300 New Words!
Inimical “unfriendly, hostile” comes from the Late Latin adjective inimīcālis, first used by the 5th-century Christian author Sidonius Apollinaris, a major political, diplomatic, literary, and religious figure of Gaul (now France, more or less)—indeed, of the Western Roman Empire. Sidonius Apollinaris had the delicate task of balancing the waning power of the Roman emperor against the rising power of the new Gothic kingdom comprising most of France and Spain, while at the same time also avoiding religious controversy. Inimīcālis is a derivative of the noun inimīcus, a compound of the negative prefix in– “not, un-” and a form of amīcus “friend”; unsurprisingly an inimīcus is an “unfriend.” Inimical entered English in the second half of the 17th century.
I rolled over and tried to get back to sleep, but I kept seeing faces—the highway robber’s inimical glare, the kid’s grin, the mother’s distorted mouth and wild eyes.
In 1960, the CIA said 6,500 objects had been reported to the U.S. Air Force over the prior 13 years. The Air Force concluded there was no evidence those sightings were “inimical or hostile” or related to “interplanetary space ships,” the CIA said.
The adjective farraginous “heterogeneous; mixed” ultimately comes from the Latin noun farrāgō (inflectional stem farrāgin-) “mixed grains” (used for animal feed). Farrāgo is a compound of far (inflectional stem farr-) “husked wheat, emmer” and the noun-forming suffix –āgō (stem āgin-). Other derivatives of far include farīna “meal, flour” (English farina) and its adjective farīnāceus (English farinaceous). Far comes from the Proto-Indo-European root bhers– or bhares– “barley,” source of Old Icelandic barr “grain, barley” and Old English bere, which forms the first syllable of modern English barley. Farraginous entered English in the first half of the 17th century.
In general we suspect that the simpler the pasta dish, the more successful it is likely to be. … But fancier linguine alla grana (whole wheat pasta) was a disaster, a farraginous mound with bits of filet mignon and mushrooms in a fatty brown sauce.
For being a confusion of knaves and fools, and a farraginous concurrence of all conditions, tempers, sexes, and ages, it is but natural if their determinations be monstrous and many ways inconsistent with truth.
verb (used without object)
to spend the summer, as at a specific place or in a certain activity.
Estivate has two main senses: “to spend the summer at a specific place or in a certain activity” (as at the beach or in the mountains), and a zoological sense, “to spend a season in a dormant state, as certain reptiles and small mammals” (the “opposite,” as it were, of hibernate). Estivate comes from Latin aestīvātus, the past participle of aestīvāre “to reside during the summer.” Aestīvāre is a derivative of the adjective aestīvus “of or relating to summer; summery,” itself a derivative of the noun aestās “summer.” The Proto-Indo-European root behind the Latin words is ai– “to burn,” which is also the source of Latin aestus “heat, hot weather, hot season,” aedēs “dwelling place, abode, home” (because it was heated), and aedificium “a building” (English edifice). Two other derivatives, aedificāre “to erect a building,” and aedificātiō “the act or process of erecting a building; the building itself,” in Christian Latin developed the senses “to develop spiritually, improve the soul” (and “spiritual growth” for the noun), in current English edify and edification, which nowadays have nothing at all to do with the building trades. Estivate entered English in the first half of the 17th century.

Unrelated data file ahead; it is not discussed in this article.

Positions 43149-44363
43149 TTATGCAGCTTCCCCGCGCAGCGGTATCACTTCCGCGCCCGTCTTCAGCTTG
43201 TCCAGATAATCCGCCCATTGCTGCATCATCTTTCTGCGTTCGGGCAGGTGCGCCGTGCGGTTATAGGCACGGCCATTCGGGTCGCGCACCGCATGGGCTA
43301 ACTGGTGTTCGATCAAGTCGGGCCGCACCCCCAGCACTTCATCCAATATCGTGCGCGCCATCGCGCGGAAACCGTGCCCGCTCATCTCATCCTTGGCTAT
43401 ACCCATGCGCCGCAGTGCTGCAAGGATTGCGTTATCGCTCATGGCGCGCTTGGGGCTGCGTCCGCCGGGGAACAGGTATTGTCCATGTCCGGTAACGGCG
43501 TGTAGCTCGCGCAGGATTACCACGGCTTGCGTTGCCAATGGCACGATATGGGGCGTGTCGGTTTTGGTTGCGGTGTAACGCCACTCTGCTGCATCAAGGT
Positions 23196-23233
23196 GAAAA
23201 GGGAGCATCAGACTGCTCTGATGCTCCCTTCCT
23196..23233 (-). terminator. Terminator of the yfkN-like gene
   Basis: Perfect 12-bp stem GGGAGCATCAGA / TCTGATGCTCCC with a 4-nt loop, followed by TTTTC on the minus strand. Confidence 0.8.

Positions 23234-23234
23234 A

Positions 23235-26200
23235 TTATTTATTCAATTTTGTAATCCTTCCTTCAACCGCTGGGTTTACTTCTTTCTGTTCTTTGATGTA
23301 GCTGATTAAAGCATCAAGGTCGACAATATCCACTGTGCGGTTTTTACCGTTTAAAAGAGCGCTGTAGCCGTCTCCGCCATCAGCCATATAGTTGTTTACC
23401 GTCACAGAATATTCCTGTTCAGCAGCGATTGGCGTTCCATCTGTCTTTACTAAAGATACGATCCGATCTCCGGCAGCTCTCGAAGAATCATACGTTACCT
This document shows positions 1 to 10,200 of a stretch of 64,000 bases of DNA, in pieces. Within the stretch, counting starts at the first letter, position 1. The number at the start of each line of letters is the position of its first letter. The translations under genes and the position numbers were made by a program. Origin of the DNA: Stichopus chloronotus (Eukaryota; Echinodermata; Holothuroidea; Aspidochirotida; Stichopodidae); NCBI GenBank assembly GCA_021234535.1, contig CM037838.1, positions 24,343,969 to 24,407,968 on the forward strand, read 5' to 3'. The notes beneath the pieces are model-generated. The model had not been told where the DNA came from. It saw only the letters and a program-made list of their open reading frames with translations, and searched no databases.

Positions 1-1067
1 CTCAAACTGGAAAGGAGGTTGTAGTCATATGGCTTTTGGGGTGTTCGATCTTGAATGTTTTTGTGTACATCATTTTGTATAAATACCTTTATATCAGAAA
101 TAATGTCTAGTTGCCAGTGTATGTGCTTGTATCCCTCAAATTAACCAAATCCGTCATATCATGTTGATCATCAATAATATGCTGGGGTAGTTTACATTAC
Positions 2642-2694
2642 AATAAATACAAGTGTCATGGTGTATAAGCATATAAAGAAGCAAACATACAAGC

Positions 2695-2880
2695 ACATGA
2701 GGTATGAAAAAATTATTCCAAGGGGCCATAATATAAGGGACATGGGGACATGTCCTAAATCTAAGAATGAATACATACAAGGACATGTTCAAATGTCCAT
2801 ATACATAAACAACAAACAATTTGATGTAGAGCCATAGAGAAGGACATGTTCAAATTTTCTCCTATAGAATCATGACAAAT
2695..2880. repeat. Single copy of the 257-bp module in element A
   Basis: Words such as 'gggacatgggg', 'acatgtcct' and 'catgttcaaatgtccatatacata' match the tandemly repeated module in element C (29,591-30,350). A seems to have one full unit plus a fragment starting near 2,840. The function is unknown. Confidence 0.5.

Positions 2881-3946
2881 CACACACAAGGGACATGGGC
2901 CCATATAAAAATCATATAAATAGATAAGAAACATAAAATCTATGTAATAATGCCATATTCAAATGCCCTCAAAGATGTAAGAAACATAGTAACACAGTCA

The curious thing is that Long Island, even for those who estivate there, does not have the glamour of a goingaway place. When I ask friends what they are going to do for the summer, some say that they are going to the mountains, or to the country, or to New England. But there is a certain hesitancy about describing the Island.
There are three theories which serve partially—only partially—to explain the remoteness of Dulles International Airport. … The second is that the Kennedy clan, who estivate in or near Middleburg, Va., can come galloping more conveniently over the hills with Caroline to see relatives off.